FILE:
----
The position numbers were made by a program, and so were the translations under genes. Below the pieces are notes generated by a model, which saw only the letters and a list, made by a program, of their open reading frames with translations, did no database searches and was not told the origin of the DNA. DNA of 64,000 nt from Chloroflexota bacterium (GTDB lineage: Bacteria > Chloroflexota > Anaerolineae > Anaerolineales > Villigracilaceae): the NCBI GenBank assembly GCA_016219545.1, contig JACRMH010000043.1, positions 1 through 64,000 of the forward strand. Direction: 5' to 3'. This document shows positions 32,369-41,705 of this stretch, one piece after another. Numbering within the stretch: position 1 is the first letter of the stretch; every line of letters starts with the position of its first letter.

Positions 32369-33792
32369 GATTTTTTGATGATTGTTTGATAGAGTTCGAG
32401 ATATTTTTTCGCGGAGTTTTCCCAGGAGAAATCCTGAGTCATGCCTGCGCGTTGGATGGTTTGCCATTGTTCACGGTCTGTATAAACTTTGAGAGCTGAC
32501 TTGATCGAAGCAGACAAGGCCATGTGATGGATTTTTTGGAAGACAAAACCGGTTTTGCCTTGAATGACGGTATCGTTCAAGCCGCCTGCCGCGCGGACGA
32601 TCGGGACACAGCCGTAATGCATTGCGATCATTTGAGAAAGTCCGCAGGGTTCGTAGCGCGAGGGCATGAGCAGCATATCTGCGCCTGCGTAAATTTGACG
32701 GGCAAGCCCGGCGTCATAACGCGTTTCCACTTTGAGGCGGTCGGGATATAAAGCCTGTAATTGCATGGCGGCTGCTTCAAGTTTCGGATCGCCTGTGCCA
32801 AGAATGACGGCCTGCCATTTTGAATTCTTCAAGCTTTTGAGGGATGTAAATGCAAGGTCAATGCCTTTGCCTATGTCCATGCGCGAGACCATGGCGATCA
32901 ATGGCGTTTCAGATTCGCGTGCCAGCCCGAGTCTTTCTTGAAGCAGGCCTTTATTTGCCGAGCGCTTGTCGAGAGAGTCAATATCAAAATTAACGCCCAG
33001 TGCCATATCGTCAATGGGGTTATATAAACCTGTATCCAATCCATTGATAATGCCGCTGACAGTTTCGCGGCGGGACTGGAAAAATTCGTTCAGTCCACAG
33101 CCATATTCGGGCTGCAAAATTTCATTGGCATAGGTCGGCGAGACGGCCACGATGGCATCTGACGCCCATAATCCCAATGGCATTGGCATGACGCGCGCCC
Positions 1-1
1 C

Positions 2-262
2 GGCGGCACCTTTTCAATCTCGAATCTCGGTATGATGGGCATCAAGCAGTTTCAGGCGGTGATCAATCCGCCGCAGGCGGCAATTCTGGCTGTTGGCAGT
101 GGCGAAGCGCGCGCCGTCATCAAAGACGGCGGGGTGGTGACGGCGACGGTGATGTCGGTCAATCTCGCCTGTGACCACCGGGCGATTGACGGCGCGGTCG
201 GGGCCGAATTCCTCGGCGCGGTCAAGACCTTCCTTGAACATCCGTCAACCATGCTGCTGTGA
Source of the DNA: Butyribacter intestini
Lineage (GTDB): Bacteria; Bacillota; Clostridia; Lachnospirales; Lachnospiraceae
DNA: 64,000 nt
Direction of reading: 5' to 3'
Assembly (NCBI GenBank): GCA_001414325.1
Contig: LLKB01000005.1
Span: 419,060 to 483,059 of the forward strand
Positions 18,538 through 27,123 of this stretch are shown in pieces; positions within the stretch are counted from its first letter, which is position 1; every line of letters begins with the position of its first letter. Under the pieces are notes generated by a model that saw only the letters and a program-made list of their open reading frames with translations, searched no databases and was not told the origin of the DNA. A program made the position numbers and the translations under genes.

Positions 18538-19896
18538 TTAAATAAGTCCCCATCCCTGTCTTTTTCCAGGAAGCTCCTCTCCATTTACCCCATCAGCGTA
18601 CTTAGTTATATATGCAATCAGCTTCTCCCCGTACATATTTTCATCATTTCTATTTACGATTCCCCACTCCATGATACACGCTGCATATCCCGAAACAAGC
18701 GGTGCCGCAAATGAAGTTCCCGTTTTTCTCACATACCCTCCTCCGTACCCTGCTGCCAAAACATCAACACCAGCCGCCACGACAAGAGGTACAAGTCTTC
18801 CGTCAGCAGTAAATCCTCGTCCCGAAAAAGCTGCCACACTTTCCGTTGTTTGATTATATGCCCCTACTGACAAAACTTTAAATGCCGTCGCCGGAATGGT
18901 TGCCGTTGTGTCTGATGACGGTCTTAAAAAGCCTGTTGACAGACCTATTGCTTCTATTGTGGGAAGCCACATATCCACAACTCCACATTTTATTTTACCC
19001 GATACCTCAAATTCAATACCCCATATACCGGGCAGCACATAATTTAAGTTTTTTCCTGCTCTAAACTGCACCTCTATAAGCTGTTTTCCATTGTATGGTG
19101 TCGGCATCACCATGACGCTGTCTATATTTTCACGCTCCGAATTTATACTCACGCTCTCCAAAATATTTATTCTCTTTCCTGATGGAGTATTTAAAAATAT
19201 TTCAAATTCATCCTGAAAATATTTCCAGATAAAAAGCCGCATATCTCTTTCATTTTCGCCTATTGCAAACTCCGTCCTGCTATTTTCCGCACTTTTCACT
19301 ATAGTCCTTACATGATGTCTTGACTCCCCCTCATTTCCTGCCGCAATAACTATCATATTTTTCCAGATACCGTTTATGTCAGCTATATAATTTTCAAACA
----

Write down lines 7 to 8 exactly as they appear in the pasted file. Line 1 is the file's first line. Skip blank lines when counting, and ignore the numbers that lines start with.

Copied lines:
32701 GGCAAGCCCGGCGTCATAACGCGTTTCCACTTTGAGGCGGTCGGGATATAAAGCCTGTAATTGCATGGCGGCTGCTTCAAGTTTCGGATCGCCTGTGCCA
32801 AGAATGACGGCCTGCCATTTTGAATTCTTCAAGCTTTTGAGGGATGTAAATGCAAGGTCAATGCCTTTGCCTATGTCCATGCGCGAGACCATGGCGATCA